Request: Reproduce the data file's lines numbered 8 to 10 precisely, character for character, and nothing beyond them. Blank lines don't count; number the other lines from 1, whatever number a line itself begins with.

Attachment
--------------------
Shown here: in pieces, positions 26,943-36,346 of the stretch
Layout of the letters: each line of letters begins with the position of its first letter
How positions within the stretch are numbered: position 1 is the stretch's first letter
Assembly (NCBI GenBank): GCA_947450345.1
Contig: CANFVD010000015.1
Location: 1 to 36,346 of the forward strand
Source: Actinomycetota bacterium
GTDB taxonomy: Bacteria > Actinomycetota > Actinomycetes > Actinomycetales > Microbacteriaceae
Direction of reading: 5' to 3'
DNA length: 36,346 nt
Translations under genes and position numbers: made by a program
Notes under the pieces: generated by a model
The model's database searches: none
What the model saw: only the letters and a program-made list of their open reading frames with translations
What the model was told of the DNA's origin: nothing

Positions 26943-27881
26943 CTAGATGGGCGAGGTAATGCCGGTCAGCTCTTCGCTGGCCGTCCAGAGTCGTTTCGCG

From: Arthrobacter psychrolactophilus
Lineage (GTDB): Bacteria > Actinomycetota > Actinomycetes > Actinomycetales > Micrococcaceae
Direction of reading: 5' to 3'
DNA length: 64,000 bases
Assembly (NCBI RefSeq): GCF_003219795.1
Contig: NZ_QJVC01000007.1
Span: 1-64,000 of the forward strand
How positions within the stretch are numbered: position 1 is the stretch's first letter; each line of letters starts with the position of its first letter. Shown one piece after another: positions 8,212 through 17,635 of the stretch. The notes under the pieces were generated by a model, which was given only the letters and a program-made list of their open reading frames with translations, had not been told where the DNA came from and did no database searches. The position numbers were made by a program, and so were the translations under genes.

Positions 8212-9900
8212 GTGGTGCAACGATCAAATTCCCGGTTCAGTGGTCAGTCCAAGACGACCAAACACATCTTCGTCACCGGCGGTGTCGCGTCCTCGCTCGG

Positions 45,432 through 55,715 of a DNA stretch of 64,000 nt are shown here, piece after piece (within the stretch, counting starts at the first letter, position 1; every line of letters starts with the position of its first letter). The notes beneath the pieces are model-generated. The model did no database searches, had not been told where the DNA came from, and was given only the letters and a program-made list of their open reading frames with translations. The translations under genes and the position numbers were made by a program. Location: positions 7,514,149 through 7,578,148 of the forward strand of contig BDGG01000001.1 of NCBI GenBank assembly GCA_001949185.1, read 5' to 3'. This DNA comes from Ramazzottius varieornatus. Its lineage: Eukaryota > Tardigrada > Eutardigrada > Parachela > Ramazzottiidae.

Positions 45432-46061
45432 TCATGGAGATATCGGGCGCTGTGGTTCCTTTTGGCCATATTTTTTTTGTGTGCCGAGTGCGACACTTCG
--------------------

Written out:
GTDB taxonomy: Bacteria > Actinomycetota > Actinomycetes > Actinomycetales > Microbacteriaceae
Direction of reading: 5' to 3'
DNA length: 36,346 nt